2. A fully funded scholarship at every college of veterinary medicine for a URVM with need. $4,000,000 a year.
  3. A $5,000 postgraduate stipend for every graduating URVM with need. $2,500,000 a year.
  4. A no strings attached $100,000 business grant for 10 URVMs to start their own business in an underserved area. $1,000,000 a year.

Our goal is threefold and centers around that external DEI mission. 


We want to make a huge impact on one person’s life by removing the pressure of looming tuition debt after school, and in so doing, create a program that could attract more people of color to increase diversity in the profession. 


We want to support our applicants and graduates so that more possible paths before and after school are open to them, which will lead to more equitable outcomes. The application stipend may allow them to interview at more schools, visit their dream school across the country, or defray the costs and make this life decision a little less stressful. The postgraduate stipend may allow them to relocate for their dream job, spend more time interviewing, take a riskier but more rewarding path, or relieve some of the stress to make a decision.  


Inclusion is one of our strongest passions at PetDesk, and helping Black, Indigenous, Latinx, Asian, and all other underrepresented veterinarians start businesses in underserved communities will help solve both sides of veterinary medicine’s inclusion problem – in the profession itself and for pet parents of color.

Our Plans in 2020 and 2021

We don’t have $10M to donate this year and won’t for a while (we’ll need $500M in revenue at 20% profit margins to fund this ourselves). However, we do have a solid plan to start this program at two colleges this year and begin extending the program as we grow our business. We hope this model can inspire others to give alongside us and reach that $10M a year goal much sooner. We’ve already had soft commitments at the universities to match funds. If we can find four other $10M companies (that are on a path to hit $100M in the next ten years) to give alongside us, we’ll get this done by 2030. Or one of the large companies in our space could come in a year or two from now and make this a reality much earlier (a $90M endowment spread across the 30 colleges could make this happen forever). In the meantime, here’s our plan for 2020 and 2021:

  1. This year we will offer four $20,000 scholarships (across two colleges of veterinary medicine) for URVMs in need, with a preference for candidates with a personal investment in equality, equity, and social justice for the Black community. Two of these will be for first-year students and two for graduating students. Totaling $80,000 for 2020 (we have an extra $20K we’re still looking to put to work).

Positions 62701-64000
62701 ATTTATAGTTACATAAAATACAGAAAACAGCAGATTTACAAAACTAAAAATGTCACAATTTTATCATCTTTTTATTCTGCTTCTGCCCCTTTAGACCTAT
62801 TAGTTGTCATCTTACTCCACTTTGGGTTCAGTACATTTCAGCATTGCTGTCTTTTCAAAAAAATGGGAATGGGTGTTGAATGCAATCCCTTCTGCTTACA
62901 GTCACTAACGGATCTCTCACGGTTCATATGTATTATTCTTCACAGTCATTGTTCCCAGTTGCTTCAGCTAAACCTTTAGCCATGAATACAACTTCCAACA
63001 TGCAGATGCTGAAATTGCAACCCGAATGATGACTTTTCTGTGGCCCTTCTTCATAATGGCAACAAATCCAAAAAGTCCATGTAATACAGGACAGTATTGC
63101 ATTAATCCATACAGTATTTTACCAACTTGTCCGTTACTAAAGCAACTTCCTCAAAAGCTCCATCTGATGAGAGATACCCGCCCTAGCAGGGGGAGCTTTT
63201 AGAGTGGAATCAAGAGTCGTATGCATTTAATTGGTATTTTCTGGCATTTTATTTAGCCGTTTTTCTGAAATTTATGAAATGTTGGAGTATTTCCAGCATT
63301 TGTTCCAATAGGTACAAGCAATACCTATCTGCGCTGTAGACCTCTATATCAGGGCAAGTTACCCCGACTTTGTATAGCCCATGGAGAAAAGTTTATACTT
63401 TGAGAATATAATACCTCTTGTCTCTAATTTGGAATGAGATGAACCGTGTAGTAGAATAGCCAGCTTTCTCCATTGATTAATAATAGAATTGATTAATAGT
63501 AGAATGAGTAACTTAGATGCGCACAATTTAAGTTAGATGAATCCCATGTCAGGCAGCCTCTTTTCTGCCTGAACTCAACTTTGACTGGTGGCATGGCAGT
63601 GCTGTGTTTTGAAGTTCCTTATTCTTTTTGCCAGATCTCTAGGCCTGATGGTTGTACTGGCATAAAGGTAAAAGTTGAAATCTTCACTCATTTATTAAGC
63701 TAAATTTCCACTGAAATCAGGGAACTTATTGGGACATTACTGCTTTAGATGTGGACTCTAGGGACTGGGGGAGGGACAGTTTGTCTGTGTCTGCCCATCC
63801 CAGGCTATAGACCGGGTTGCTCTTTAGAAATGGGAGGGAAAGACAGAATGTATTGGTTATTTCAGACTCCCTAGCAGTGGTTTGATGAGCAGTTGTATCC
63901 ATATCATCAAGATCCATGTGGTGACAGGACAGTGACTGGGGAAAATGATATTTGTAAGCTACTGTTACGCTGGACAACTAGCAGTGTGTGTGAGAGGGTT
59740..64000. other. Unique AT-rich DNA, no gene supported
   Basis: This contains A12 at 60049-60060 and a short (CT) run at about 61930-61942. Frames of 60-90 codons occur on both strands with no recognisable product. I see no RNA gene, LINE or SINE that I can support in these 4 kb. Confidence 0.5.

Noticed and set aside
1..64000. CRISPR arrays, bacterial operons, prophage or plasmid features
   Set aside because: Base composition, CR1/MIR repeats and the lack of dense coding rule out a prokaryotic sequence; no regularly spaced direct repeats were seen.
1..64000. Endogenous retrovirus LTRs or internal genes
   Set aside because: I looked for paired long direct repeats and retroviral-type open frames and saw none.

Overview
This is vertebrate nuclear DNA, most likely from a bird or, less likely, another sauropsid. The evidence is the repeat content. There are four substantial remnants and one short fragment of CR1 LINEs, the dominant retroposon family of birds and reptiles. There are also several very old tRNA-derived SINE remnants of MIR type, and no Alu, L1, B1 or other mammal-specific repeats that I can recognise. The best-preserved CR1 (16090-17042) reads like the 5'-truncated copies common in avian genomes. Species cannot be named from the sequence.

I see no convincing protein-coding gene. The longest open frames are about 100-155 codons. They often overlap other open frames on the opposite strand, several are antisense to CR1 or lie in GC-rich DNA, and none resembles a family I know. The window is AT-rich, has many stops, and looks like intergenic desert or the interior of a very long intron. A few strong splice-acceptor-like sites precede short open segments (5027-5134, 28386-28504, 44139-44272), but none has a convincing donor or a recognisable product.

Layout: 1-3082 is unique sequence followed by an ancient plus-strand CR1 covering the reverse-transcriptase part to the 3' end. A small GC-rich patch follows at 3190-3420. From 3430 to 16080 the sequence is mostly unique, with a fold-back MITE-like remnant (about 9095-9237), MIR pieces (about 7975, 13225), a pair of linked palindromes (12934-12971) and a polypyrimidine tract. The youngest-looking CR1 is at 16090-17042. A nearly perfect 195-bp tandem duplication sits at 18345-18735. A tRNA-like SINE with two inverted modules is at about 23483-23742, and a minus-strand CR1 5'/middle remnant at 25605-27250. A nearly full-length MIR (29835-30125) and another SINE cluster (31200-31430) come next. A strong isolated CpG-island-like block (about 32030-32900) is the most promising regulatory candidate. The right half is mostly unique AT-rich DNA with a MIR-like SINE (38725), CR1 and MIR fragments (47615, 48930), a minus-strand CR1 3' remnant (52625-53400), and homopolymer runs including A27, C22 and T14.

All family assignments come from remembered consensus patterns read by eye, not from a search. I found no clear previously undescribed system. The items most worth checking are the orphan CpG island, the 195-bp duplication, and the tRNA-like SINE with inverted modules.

2. In 2021, we will offer five $2,000 application stipends for URVMs applying with need.
  3. In 2021, we will continue to provide four $20,000 scholarships—two for the continuing scholars and two for new first-year students.
  4. In 2021, we will also offer two $5,000 postgraduate stipends for our graduating scholars. 
  5. In 2021, we will fund our first $20,000 business grant to a Black veterinarian starting a business in an underserved area. Totalling $120,000 for 2021.

Where You Can Help

All of this is a work in progress. We’re still learning, and there are many leaders in our industry that we haven’t been able to consult with yet. But we aim to get this done soon so we can award scholarships to our first four PetDesk Scholars. Here’s a list of ways you could help us in this mission:

  1. We’d love more feedback on this structure, whether you are a student, practicing vet, educator, administrator, or business professional in the industry.
  2. We need more help in adding a veterinary technician/assistant aspect to this program, and we have leftover funds we can use. If you know an organization we can reach out to, a school that is doing exceptionally well with their DEI efforts, or you are a vet tech and want to share barriers you’ve encountered, we’d love to talk.
  3. We are still developing our business grant program, but if you are a Black veterinarian who wants to start a business let’s start talking now. We’re also looking for more help in developing this program, so if you can help or know someone who can, please reach out.
  4. Help us get the word out! The more students, educators, vets, and industry professionals know about the program, the more feedback we can get, and maybe the more donations we can drive alongside ours.
  5. There are many other barriers other than financial, so if you are interested in helping with mentorship, early education programs, or any other supporting activities, we’d love to talk about how we can work together to create a holistic approach to DEI in the pet care industry.

Thank you,
Aaron, Ken, and Taylor